This is for Cherice
On Catching a Message
by Peggy Senger Parsons
reflections after NPYM 2002
I am a Minister of the Gospel of Jesus Christ. I am also a Quaker Preacher. The former defines my being and purpose, and is usually understood, in some form, by those I meet in the ministry. The later defines my process, and is often misunderstood, even by Quakers of the various branches. I will attempt to clarify my understanding of my own process.
I preach on a regular basis. I bring a message. But I diligently try to never present a sermon. A sermon is a prepared speech, often exhortative, on a topic chosen by a minister, which the minister perceives that the community of believers needs to hear. To my thinking, there is nothing wrong with preparing and delivering a sermon, as long as you are honest about what you are doing. The art and craft of fine oration seems to be dying in our culture, and I, for one, miss it. I like listening to good sermons. But I am not called to write and present sermons. I am called to be a message bearer. This presumes a message sender and intended recipients. I believe that the messages I receive come from Christ through the Holy Spirit. I call the transmission of this message preaching, because it is an active verb, and this transmission does not really feel passive to me. I am aware that the term preaching carries a lot of negative baggage, but I desire to retrieve it from shame. I am aware that there are many non-Quaker preachers who also consider their call to be message bearing. But all of us, when we are honest, know when we have presented a sermon and when we have born a message.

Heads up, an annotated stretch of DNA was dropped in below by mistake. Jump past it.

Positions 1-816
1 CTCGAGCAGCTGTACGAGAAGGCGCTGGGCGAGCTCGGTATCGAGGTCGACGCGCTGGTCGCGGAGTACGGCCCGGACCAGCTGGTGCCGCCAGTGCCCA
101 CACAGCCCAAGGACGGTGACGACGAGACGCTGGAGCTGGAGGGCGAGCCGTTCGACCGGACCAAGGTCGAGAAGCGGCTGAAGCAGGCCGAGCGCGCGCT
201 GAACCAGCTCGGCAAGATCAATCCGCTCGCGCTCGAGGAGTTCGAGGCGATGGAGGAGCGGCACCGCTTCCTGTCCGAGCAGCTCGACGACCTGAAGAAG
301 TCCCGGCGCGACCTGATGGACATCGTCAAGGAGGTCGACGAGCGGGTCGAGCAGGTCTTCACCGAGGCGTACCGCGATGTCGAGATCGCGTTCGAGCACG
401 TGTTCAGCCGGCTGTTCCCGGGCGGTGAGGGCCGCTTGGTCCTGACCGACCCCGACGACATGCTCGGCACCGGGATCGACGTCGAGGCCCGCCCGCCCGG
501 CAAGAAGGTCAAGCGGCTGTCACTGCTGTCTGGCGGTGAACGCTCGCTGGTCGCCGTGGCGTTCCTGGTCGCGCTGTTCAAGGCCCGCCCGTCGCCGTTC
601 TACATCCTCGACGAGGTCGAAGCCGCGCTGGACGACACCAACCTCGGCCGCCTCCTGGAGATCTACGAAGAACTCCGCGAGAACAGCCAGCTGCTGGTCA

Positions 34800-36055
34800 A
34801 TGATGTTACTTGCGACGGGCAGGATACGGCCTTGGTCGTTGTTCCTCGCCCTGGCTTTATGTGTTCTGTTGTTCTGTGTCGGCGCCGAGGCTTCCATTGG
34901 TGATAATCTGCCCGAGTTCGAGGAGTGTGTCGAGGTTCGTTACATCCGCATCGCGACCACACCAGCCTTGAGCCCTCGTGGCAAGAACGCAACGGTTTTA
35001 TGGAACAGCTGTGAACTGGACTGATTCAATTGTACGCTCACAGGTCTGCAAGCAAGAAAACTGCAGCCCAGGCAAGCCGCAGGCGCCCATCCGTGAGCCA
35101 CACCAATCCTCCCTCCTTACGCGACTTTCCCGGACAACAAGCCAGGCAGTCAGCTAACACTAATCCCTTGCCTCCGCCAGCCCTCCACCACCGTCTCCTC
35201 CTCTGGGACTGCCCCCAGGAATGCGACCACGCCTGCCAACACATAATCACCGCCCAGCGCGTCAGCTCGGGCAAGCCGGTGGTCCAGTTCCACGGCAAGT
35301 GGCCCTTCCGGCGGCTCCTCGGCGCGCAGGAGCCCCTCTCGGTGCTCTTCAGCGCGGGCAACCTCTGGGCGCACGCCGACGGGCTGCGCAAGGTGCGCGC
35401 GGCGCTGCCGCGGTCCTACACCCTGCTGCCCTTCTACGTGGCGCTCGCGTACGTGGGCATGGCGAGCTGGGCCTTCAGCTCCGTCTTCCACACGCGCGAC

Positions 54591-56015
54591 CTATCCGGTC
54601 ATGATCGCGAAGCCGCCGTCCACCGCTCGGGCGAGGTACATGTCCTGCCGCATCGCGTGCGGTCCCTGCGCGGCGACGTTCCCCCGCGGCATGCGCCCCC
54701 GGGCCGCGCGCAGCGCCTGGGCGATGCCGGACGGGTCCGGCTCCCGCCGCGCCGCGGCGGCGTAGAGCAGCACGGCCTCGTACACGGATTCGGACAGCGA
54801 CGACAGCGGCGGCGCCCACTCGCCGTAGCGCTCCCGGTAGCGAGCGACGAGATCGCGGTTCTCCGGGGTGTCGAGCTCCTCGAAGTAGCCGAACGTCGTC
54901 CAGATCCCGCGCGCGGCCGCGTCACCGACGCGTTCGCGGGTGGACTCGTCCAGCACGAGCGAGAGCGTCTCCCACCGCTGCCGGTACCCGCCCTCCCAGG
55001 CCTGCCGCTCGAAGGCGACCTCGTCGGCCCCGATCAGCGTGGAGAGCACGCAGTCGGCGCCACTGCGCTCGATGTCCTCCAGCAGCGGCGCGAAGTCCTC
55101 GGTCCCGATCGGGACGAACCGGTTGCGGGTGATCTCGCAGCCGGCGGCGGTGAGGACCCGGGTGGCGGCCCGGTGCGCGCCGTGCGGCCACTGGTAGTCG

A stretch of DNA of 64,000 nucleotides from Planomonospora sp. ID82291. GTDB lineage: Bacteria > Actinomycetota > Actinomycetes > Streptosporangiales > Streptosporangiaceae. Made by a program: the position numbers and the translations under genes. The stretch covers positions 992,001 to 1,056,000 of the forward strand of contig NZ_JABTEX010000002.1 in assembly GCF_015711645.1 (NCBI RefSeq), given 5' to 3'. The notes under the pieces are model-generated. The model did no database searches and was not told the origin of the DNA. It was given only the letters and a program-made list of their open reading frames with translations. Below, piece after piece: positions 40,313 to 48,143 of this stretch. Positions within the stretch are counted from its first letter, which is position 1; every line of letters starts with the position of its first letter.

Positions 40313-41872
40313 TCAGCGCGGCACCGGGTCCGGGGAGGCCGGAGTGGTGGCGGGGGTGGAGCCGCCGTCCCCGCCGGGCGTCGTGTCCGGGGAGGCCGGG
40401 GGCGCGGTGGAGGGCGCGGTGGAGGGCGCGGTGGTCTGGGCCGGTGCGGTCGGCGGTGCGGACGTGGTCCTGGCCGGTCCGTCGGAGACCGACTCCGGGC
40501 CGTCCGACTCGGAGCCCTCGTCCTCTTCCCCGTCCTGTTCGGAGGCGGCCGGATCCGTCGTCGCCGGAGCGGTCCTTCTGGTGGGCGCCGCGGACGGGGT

I consider my job as a preacher/message bearer to have five parts.
The first requires me to live my life in a state receptive to the Divine. I, myself, must be fertile soil. This requires me to take good care of myself physically, emotionally and intellectually. I must be vigilant about sins and addictions. I must be vigilant about distractions. I must seek healing for my wounds. I find that practicing spiritual disciplines, studying Scripture, and being about the business of Christ; i.e. feeding the sheep and fighting the Lamb’s War, help me immeasurably. I also find that I require the community of those who will hold me accountable. I do not live my entire life in this receptive state - far from it. But I find that I am more receptive, more of the time, as I walk farther and deeper down the path of Christ. I work at this continually.
When I am receptive - messages arrive.
It is essential that I recognize and accept the messages. I have to go through a discernment process about where the message is coming from; and I try to weed out, or divert to the right time and place, those ideas that are simply mine. But I find these days that I do not have too much trouble with this, Divine messages have a feel and a smell to me, and it is unmistakable. Harder, is the discipline of receiving the messages with the time, attention, and reverence that they deserve. It is easy to hear the message and yet be distracted to the point of having it slip right on by, not caught, not treasured, not attended to. More occasionally, I have to fight rebellion. Some days I just do not want the job. I always surrender, but sometimes it is a fight.